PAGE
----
He brushed aside the vehement denial that sprang from her lips and framed her face with his hands. “By Thor, I never meant to place you in such danger as this. Whatever happens this day, my precious girl, be assured I will protect you with my life. None will get to you but through me.” Then, despite her piteous cries of protest, he stepped back and unwound her arms from his neck.
Tears streamed down her face as she watched him walk away. He could die today –
Sweet Mary! They might both die.
It shattered her that she might lose him forever, while he yet believed she harbored not one whit of genuine attraction for him. Her eyes greedily followed his movements as he ripped a narrow strip of cloth from the hem of his tunic and tore it in two. Rolling them into cylinders, he plugged his ears.
care!” she screamed after him in despair, but he could no longer hear her. He sprinted to the oars and wrestled with a young sailor who thrashed against his bonds and tried to break loose from the ship. Tearing another strip from his tunic, Eirik rolled two bits of fabric and stuffed them in the lad’s ears. Then he cradled the lad with his giant frame and placed his arms atop the youth’s to help him resume the motion of rowing. Within moments, the glaze evaporated from the sailor’s eyes, and he began to paddle of his own accord. Satisfied, Eirik backed away and hurried to assist another.
The song of the mermaids grew stronger and eclipsed the chanting of the sailors. ’Twas a beautiful chorus, harmonic and full, as if dozens of voices joined together. It rose and peaked on a heartrendingly high note, ebbed to a quieter strain, and then surged again. Squinting out to sea, Branwyn sagged against her bonds.
The ship was surrounded with a veritable army of mer creatures. They arched and dove like dolphins, splashed each other, intertwined their arms and floated backwards together, and sang all the while like angels.
The first three mermaids arched in and out of the waves in a playful dance right against the side of the ship. Drops of water from their silvery blue-green tails sprayed the deck. One was a white blonde with hauntingly transparent skin and features, and her companion was a brunette with lush red lips. Naught but a narrow weave of seaweed and shells splayed across their ample breasts, hiding little of their nakedness.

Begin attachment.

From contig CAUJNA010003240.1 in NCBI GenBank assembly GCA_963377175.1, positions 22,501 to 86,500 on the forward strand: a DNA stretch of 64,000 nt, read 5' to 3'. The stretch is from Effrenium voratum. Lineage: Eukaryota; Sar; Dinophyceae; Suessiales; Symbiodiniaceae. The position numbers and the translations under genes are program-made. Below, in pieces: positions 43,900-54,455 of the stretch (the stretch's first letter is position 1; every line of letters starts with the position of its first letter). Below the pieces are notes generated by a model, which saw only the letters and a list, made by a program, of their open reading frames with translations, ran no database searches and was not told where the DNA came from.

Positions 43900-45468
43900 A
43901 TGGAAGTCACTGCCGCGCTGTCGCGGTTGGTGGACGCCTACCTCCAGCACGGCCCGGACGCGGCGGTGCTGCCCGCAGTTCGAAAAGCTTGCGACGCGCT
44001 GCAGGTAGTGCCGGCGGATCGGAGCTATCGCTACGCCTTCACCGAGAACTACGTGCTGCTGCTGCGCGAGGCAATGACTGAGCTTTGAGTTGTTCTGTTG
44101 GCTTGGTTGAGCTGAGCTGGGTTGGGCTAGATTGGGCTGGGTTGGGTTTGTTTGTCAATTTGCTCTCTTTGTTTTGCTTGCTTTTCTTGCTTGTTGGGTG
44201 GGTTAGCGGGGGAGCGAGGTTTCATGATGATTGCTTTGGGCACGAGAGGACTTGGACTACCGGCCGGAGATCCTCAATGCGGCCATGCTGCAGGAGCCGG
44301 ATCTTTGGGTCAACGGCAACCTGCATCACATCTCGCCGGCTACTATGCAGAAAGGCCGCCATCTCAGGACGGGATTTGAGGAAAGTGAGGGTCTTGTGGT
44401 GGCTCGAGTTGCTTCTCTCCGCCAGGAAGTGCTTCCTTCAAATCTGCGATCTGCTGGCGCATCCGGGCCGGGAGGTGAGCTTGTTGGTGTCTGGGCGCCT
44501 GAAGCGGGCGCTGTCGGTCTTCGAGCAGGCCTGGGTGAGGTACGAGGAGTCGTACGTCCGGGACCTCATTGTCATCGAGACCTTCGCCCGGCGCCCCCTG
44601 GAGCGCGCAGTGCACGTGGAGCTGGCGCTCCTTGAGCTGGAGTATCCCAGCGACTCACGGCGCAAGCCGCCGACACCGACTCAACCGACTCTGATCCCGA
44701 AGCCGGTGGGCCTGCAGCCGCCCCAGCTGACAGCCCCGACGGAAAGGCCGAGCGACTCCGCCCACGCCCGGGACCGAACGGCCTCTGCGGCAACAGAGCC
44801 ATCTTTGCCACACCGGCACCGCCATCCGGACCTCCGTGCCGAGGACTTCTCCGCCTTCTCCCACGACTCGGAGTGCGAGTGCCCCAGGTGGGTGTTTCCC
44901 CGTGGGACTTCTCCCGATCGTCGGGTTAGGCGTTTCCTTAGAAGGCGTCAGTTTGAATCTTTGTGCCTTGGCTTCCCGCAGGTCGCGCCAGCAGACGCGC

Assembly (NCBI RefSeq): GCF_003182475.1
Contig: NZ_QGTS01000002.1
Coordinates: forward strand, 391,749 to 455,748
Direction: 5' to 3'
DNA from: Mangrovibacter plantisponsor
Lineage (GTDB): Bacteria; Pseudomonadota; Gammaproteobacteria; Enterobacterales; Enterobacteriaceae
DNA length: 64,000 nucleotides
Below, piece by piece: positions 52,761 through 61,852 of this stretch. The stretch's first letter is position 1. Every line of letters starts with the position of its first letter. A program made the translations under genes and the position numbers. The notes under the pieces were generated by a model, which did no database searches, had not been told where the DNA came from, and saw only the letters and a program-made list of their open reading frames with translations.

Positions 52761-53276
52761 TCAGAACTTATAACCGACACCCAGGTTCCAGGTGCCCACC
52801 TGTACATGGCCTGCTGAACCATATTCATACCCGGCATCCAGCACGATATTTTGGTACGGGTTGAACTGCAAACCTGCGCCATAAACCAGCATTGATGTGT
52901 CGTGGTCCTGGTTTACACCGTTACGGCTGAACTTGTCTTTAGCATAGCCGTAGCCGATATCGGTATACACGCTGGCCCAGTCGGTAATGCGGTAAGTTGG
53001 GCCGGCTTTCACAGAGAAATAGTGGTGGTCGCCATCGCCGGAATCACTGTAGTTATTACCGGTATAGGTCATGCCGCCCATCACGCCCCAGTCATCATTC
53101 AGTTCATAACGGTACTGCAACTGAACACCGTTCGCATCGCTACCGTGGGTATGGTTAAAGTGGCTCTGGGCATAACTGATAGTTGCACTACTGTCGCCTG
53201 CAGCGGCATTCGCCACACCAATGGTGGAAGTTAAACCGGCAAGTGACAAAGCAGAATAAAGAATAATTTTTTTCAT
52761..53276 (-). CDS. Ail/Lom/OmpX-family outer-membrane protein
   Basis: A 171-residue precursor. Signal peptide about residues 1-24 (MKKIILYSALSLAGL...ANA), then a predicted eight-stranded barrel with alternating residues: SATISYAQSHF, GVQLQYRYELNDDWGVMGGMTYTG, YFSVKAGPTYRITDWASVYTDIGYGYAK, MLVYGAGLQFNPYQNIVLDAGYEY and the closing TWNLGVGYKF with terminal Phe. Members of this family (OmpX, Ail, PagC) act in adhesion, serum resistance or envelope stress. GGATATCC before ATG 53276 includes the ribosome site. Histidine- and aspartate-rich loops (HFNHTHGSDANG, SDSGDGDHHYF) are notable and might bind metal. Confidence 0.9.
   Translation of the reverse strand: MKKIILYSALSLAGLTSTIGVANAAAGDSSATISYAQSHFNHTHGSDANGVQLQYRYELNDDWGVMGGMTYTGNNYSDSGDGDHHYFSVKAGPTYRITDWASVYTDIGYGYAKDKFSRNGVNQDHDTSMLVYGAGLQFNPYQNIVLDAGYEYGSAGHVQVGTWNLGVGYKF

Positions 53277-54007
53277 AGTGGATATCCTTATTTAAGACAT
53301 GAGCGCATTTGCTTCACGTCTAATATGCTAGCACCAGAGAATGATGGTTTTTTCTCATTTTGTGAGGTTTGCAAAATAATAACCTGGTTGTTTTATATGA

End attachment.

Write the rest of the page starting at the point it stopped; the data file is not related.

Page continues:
The one with flowing black hair leaped up, grasped the side of the ship, and hauled herself eye level with the oarsmen. She balanced herself there, elbows extending across the ledge and offered a sultry smile to the nearest crew member, Alf. Her skin was a dark, burnished copper as if kissed repeatedly by the sun, and her eyes turned exotically up at the corners.
At three and thirty, Alf was one of the oldest sailors aboard ship. According to Sven, he was the proud mate of a highly skilled weaver and the father of six stair-step bairns. He continued to row with all of his strength until the cords of his neck stood out from the effort. He kept his face averted to avoid eye contact with the lovely mer creature.
With a gesture so rapid that her movements appeared blurred to Branwyn, the dark-eyed beauty reached over and yanked one of the coils of cloth from Alf’s ear. She leaned closer and began to sing less than an arm’s length from his face. In seconds, his eyes glazed, and the oar in his hands stilled.
“Nay!” Branwyn shrieked as he ripped at the bonds that held him to the ship. “Alf, nay!” She swung her head wildly in search of Eirik. He stood over a pair of sailors at the front of the line. They writhed and thrashed against their bonds whilst the transparent blonde hung over the rail and sang them into oblivion.
Eirik whipped the sword from his waist and pressed the tip to her collarbone. She tipped her head back and bestowed a lazy, wicked smile upon him. Branwyn trembled to see the sun glinting from a mouthful of razor sharp teeth.
Merciful heavens! The creatures not only could sing a man to his watery death, they could also bite like sharks.
Eirik increased the forward pressure of the blade until a droplet of blood formed above the mermaid’s breasts. With an unholy scream of rage, she performed a backwards flip and returned to the water. The music suddenly ceased and was replaced by a cacophony of angry cries. The mermaids no longer leaped and dove playfully. They began to launch themselves from the water and slap at the sailors with their powerful tails. Some dove head first at the rowers and gnashed at their arms and shoulders with their teeth. Soon, red splattered and stained the men’s tunics.
Every sailor not manning an oar drew his sword. Sven ran shouting towards Alf and made a slash for the neck of the mermaid who tormented him. If she had not jackknifed her slender body away from the ship at the exact moment she did, her head would have been severed from her shoulders. Sven quickly jammed a roll of cloth into Alf’s empty ear.